26-year-old Matthew Gilson was at work when a lithium-ion vape battery caught on fire in his pocket. Surveillance footage from his workplace shows him running away in a huge cloud of smoke as the fire caused first, second, and third-degree burns on his hands and legs.

The battery was not in the vaporizer at the time that it caught fire, which means that it’s safe to assume that he was carrying it around loose in his pocket and that it touched another metal surface, such as coins or keys, which caused the fire to start. He has received multiple skin grafts and the recovery is expected to take months.

Hopefully Matthew can recover soon from what he described as “the most painful experience my life”.

While it’s hard to criticize someone who just underwent such a painful experience, it’s important to note that these incidents, just like mech mod explosions, can be prevented by following simple safety precautions. I’m sure his lawyer, who is attempting a class action lawsuit, will be disappointed when he learns that you can’t win a lawsuit over something that was caused by user error.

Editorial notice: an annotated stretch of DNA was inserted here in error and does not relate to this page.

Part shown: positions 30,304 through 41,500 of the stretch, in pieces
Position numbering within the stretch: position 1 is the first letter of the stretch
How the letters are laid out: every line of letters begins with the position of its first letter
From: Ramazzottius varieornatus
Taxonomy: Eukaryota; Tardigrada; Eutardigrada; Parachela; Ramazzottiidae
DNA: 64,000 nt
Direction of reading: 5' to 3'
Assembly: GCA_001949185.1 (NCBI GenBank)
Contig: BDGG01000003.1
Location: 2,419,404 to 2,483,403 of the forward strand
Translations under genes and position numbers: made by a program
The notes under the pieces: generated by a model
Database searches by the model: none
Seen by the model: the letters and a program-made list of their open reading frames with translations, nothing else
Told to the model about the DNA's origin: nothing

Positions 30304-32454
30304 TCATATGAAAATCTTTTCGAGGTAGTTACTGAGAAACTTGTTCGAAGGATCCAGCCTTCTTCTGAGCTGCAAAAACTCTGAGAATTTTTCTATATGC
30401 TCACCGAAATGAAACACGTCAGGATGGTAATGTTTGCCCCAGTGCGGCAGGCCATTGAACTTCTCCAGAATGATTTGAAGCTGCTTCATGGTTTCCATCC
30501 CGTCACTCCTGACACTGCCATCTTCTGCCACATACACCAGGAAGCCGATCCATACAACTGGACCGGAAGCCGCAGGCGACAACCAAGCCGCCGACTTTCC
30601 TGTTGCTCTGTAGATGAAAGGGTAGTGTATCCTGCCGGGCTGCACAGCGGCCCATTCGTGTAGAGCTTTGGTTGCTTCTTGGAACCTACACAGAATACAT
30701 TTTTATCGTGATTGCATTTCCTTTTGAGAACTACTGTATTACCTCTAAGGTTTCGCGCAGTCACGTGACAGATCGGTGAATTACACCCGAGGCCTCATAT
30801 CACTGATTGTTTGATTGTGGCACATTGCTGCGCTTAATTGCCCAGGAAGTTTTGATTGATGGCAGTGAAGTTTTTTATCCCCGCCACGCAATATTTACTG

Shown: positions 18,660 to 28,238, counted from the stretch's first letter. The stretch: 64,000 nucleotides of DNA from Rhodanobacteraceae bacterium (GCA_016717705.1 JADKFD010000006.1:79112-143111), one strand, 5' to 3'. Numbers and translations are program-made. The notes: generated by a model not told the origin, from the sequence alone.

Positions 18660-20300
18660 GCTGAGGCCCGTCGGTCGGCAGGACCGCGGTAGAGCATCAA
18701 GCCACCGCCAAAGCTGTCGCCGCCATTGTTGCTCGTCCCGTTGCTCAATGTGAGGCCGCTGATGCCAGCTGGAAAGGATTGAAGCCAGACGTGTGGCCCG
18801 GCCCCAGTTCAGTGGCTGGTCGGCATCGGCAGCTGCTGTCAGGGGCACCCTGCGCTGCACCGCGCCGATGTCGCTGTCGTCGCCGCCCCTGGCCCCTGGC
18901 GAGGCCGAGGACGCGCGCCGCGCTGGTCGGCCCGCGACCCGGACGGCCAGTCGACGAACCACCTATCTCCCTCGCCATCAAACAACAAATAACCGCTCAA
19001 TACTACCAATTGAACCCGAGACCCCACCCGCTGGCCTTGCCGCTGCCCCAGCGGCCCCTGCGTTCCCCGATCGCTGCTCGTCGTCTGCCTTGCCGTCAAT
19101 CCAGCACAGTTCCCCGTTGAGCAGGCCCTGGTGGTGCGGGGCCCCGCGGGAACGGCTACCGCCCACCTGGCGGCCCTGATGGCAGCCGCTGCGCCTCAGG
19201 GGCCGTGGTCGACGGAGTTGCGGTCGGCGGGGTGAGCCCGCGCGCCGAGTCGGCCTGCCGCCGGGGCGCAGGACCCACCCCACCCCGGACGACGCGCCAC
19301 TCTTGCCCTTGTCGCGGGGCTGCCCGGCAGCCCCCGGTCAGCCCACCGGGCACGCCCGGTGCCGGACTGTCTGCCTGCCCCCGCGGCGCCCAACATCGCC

If he would have carried his loose battery in a simple battery case, which can be purchased on Amazon for basically nothing, he wouldn’t be in the hospital right now. Li-Ion batteries are unprotected, and while people are used to AAA batteries which are basically indestructible, these batteries can be very volatile and should be treated with care.

Should battery manufacturers be held responsible for fires caused by user error?

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